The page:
WONDER of the Day: The Domino Effect


When a domino is tipped ever-so-slightly, the rest of them fall in a rhythmic cascade. This is known as the Domino Effect. This week’s WONDER of the Day focuses on the power of this phenomenon.

A domino is a small rectangular piece of wood or cardboard that is marked with one or more dots. One face of each domino is marked with an arrangement of these dots, similar to the markings on a die. The other face is blank or identically patterned. Dominoes are used in a variety of games to score points and build arrangements that can be admired for their beauty.

Dominoes are also often used as toys and components in Rube Goldberg machines. In addition, they are widely available in toy stores and online. Many children like to stack the pieces on end in long lines. If the first domino is tipped, it causes the rest of the line to tip over, and so on until all the dominoes are toppled.

The game of domino is popular in many parts of the world, and there are a number of different rules for playing the game. The most common set consists of 28 tiles, and it is played by two or more players. Some games may require more than 28 dominoes.

In some games, the players alternate picking dominoes from their hand until someone has an “opening” double, such as a six-five or a seven-four. The player who picks the highest domino in that suit leads, and subsequent players must follow that leader by laying their own higher-valued tiles in order to continue the sequence.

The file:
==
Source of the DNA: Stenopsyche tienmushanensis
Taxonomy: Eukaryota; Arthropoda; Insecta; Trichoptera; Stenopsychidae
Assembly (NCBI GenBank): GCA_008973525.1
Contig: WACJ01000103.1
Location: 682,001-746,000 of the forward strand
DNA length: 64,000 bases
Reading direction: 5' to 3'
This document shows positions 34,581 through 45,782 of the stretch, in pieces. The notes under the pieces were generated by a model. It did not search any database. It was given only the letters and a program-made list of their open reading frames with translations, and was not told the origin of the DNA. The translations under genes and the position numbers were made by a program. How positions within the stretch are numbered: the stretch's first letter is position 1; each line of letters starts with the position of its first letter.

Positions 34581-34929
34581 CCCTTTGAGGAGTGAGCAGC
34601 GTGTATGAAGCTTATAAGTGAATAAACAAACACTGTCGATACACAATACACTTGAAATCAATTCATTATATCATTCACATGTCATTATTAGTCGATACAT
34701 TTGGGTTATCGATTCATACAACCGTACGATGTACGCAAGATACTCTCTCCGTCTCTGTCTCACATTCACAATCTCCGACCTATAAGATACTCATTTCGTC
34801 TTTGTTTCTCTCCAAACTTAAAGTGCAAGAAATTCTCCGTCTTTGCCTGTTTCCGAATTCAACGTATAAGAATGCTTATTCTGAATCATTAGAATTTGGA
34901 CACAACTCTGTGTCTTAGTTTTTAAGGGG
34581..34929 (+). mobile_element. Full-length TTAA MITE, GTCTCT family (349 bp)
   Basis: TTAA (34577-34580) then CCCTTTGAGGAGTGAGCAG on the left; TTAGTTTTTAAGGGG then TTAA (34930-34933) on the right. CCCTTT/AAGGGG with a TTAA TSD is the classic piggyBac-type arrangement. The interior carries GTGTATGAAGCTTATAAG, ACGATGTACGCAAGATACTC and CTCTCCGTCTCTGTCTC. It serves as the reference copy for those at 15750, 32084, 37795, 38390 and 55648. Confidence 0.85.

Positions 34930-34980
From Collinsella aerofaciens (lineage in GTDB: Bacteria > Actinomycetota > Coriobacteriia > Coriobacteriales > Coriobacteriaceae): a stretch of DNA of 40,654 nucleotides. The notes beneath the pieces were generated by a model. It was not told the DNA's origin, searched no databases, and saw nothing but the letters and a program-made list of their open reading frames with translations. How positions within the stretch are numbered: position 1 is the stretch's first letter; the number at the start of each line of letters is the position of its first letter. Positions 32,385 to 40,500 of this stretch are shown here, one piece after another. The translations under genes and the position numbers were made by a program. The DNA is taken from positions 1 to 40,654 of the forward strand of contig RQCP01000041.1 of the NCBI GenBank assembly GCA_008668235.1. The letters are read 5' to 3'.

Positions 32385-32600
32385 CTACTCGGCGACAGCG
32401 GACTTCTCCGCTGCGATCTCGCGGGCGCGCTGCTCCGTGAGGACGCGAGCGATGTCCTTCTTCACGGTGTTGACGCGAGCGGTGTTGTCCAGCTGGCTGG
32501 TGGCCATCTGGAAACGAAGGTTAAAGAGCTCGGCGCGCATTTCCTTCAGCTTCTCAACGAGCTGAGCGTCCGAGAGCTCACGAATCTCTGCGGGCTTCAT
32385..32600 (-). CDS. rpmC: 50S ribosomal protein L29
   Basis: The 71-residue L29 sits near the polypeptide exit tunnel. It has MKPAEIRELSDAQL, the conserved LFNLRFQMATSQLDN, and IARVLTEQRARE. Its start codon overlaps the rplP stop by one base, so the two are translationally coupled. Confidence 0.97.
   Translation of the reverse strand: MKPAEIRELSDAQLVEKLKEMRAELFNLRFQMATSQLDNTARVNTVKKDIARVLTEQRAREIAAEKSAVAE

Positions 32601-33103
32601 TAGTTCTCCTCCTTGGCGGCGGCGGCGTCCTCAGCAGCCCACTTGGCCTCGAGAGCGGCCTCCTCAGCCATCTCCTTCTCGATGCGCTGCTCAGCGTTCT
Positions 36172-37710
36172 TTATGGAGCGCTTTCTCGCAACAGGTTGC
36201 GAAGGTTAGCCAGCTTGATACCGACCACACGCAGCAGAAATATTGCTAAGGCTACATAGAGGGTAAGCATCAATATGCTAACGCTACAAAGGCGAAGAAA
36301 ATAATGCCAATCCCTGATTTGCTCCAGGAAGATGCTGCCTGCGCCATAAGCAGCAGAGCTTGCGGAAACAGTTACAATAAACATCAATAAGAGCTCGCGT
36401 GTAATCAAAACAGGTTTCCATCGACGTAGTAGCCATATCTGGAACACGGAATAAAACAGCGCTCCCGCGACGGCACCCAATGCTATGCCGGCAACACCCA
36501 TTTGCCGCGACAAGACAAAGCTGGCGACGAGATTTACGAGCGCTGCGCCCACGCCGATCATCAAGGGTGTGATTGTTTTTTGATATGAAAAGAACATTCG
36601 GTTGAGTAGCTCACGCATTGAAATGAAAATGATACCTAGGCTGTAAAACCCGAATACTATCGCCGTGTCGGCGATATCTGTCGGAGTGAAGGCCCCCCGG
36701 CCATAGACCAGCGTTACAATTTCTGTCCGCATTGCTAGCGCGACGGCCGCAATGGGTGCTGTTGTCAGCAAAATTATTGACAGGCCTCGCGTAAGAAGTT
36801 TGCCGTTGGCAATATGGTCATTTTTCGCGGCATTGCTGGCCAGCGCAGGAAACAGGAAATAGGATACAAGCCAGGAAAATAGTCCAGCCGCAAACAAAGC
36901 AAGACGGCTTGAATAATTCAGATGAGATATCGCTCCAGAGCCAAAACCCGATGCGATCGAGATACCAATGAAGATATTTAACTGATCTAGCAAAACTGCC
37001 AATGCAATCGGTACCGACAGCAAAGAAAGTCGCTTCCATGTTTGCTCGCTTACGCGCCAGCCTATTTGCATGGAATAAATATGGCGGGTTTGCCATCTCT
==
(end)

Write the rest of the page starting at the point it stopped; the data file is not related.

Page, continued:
A professional domino artist named Hevesh has built impressive displays for films, television shows, and events. Her YouTube channel features videos of her work, and she has even helped to set a Guinness record for the most dominoes in a circular arrangement. Her largest installations take several nail-biting minutes to fall.

Whether you are a plotter who writes an outline before beginning your manuscript or you prefer to write by the seat of your pants, you can use the domino analogy as an aid in creating a clear and compelling story. The key is to think about what your story needs, and how that will affect the next scene.

If a character uncovers an important clue in one scene, but the next scene fails to raise the tension, it is likely that the scene is not doing its job. You can weed out scenes that aren’t advancing the plot by considering their impact on the scene before and after it.

The Domino Effect is powerful, and it can have a positive or a negative impact on an individual or organization. The same is true for writing. Whether you are a plotter who uses tools such as Scrivener or a more spontaneous approach, you can use the Domino Effect to create a clear and engaging story.